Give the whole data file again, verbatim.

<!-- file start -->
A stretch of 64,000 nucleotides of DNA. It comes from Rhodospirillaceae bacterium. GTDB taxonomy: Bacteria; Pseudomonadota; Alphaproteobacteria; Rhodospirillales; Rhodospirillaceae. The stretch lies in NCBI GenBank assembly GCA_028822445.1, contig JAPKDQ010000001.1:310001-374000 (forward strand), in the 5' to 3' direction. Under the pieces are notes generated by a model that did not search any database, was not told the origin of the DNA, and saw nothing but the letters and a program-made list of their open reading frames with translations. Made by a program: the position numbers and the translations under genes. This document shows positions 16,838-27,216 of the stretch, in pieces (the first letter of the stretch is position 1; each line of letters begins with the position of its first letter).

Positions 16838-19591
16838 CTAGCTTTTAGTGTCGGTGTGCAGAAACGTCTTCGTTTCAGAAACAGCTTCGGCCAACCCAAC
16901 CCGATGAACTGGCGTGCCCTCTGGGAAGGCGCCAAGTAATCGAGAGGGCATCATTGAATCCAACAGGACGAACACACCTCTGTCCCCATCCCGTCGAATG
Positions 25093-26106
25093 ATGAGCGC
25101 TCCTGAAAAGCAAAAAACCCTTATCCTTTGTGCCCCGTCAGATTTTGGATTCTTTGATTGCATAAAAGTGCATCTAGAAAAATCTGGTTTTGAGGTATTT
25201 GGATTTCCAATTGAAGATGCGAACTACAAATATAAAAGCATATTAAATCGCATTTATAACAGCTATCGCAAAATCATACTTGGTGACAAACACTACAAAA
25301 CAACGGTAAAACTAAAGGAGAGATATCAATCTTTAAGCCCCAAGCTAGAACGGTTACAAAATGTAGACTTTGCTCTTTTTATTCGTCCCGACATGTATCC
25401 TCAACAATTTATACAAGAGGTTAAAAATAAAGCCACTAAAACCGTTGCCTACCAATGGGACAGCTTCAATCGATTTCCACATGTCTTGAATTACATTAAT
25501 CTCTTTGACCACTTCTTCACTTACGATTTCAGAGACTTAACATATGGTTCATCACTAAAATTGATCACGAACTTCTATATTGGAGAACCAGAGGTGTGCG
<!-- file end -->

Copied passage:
A stretch of 64,000 nucleotides of DNA. It comes from Rhodospirillaceae bacterium. GTDB taxonomy: Bacteria; Pseudomonadota; Alphaproteobacteria; Rhodospirillales; Rhodospirillaceae. The stretch lies in NCBI GenBank assembly GCA_028822445.1, contig JAPKDQ010000001.1:310001-374000 (forward strand), in the 5' to 3' direction. Under the pieces are notes generated by a model that did not search any database, was not told the origin of the DNA, and saw nothing but the letters and a program-made list of their open reading frames with translations. Made by a program: the position numbers and the translations under genes. This document shows positions 16,838-27,216 of the stretch, in pieces (the first letter of the stretch is position 1; each line of letters begins with the position of its first letter).

Positions 16838-19591
16838 CTAGCTTTTAGTGTCGGTGTGCAGAAACGTCTTCGTTTCAGAAACAGCTTCGGCCAACCCAAC
16901 CCGATGAACTGGCGTGCCCTCTGGGAAGGCGCCAAGTAATCGAGAGGGCATCATTGAATCCAACAGGACGAACACACCTCTGTCCCCATCCCGTCGAATG
Positions 25093-26106
25093 ATGAGCGC
25101 TCCTGAAAAGCAAAAAACCCTTATCCTTTGTGCCCCGTCAGATTTTGGATTCTTTGATTGCATAAAAGTGCATCTAGAAAAATCTGGTTTTGAGGTATTT
25201 GGATTTCCAATTGAAGATGCGAACTACAAATATAAAAGCATATTAAATCGCATTTATAACAGCTATCGCAAAATCATACTTGGTGACAAACACTACAAAA
25301 CAACGGTAAAACTAAAGGAGAGATATCAATCTTTAAGCCCCAAGCTAGAACGGTTACAAAATGTAGACTTTGCTCTTTTTATTCGTCCCGACATGTATCC
25401 TCAACAATTTATACAAGAGGTTAAAAATAAAGCCACTAAAACCGTTGCCTACCAATGGGACAGCTTCAATCGATTTCCACATGTCTTGAATTACATTAAT
25501 CTCTTTGACCACTTCTTCACTTACGATTTCAGAGACTTAACATATGGTTCATCACTAAAATTGATCACGAACTTCTATATTGGAGAACCAGAGGTGTGCG